In the embodiment of a stent graft shown in FIGS. 2A-2D, there is a gap between each of the inner ends of stent segments 110 and 120 and the corresponding outer end of graft 130. Such a gap may allow positioning of an end of graft 130 near a vessel branch point while reducing interference of the adjacent stent segment with blood flow through the branch vessel, or may otherwise facilitate positioning of graft 130. Graft 130 is secured to the longitudinal struts 140 in any suitable manner so as to maintain a fixed position relative to the stent segments 110 and 120, so that placement of the stent segments within the vessel may be relied upon for accurate longitudinal positioning of the graft along the vessel at the repair site. In this embodiment, secondary stent segments 150 (FIG. 2C) or stent anastomoses 160 (FIG. 2D) are required at the outer ends of the graft 130 for forming substantially fluid-tight seals between the graft and the endoluminal surface of the vessel. Additional secondary stent segments 150 may be deployed between these outer secondary stent segments if needed or desired for additional structural support (FIG. 2C).

For deployment of the embodiments of FIG. 1A-1D or 2A-2D, a single introduction site and any suitable deployment hardware (including but not limited to deployment hardware disclosed in the above-cited references) may be utilized for introduction of the stent graft into the intravascular space, maneuvering it to the repair site, and deploying it. The longitudinal strut(s) 140 ensure that as one end of the stent graft is pushed or pulled through the vessel, the spacing between the stent segments 110 and 120 will remain substantially constant, and the graft 130 will remain extended to the desired length. The lack of substantial overlap of the stent segments and the graft enables introduction through a small introduction site and maneuvering through more tortuous vessels. Lack of substantial overlap between stent segments and the graft enables use of thicker, more robust graft material while maintaining small cross sectional size for facilitating introduction and maneuvering of the stent graft. Secondary stent segments 150 and/or stent anastomoses 160 may be introduced, maneuvered, and deployed with any suitable deployment hardware from the same introduction site after deployment of the stent graft, or may be introduced, maneuvered, and deployed from another introduction site if needed or desired. Separate introduction and deployment of secondary stent segments 150 and/or stent anastomoses 160 (as opposed to their incorporation into a single integrated device along with stent segments 110 and 120 and graft 130, as in previous devices) enables a relatively bulky composite stent graft device to be assembled at the repair site from smaller, more readily introduced and maneuvered subcomponents.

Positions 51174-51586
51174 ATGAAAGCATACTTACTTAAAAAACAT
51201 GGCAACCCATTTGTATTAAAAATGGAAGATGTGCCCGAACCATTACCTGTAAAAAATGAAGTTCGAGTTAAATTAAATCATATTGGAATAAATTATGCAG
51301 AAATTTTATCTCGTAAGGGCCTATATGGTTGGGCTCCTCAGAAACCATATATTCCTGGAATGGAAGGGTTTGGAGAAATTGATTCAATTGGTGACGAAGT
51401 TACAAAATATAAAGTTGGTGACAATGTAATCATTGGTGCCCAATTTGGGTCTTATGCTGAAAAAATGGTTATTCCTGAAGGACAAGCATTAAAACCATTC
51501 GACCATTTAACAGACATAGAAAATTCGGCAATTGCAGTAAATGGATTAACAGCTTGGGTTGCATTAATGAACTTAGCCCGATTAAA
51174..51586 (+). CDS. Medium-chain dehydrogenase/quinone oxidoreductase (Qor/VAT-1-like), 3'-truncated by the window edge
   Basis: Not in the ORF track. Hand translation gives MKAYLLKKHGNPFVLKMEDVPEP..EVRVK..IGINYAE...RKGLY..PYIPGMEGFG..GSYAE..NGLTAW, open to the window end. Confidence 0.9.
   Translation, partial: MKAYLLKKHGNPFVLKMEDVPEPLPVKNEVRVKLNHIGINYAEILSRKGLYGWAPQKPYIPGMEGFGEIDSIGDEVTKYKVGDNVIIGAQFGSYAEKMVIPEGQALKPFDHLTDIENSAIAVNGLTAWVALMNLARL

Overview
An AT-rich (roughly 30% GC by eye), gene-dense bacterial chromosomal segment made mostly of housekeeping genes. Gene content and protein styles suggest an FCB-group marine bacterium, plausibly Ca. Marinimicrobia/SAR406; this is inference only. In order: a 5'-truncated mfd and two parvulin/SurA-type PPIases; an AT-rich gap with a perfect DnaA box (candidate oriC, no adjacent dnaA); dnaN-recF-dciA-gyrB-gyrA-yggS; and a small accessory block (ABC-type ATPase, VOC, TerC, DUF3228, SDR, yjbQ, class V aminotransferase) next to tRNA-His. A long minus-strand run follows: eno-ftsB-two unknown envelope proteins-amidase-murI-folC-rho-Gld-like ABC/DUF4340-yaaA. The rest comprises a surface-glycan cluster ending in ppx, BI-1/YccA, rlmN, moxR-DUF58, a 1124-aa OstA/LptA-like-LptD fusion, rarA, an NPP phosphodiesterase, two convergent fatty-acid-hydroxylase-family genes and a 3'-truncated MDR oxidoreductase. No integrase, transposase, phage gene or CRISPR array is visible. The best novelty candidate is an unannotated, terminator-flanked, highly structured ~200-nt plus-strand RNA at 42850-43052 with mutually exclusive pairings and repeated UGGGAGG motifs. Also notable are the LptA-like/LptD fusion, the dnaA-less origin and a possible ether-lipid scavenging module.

Two additional embodiments of a stent graft are shown in FIGS. 3A-3D and 4A-4D. In these embodiments (analogous to the embodiments of FIGS. 1A-1D and 2A-2D, respectively), the longitudinal struts are omitted, thereby further reducing the cross sectional size of the graft portion of the stent graft during introduction and maneuvering through the vessels to the repair site. A first stent segment 210 is secured to a first outer end of graft 230 (either directly as in FIGS. 3A-3D, or through longitudinal links 240 as in FIGS. 4A-4D), while a second stent segment 220 is secured to a second end of the graft 230 (either directly as in FIGS. 3A-3D, or by longitudinal links 240 as in FIGS. 4A-4D). Since there are no rigid struts between the stent segments 210 and 220, they must be positioned and deployed independently. Proper positioning of each of stent segments 210 and 220 serves to extend graft 230 to the desired deployed length (often, but not necessarily, substantially fully extended). Each of stent segments 210 and 220 (and graft 230 secured therebetween) are introduced into the intravascular space at the introduction site and maneuvered to the repair site using any suitable deployment hardware, and deployed to engage the vessel wall. The outer ends of graft 230 are thus secured in their proper longitudinal positions for repairing the vessel. Longitudinal links 240 may be configured in any manner similar or analogous to the longitudinal struts 140 (except of course that they are not connected to both stent segments) and formed from similar material(s).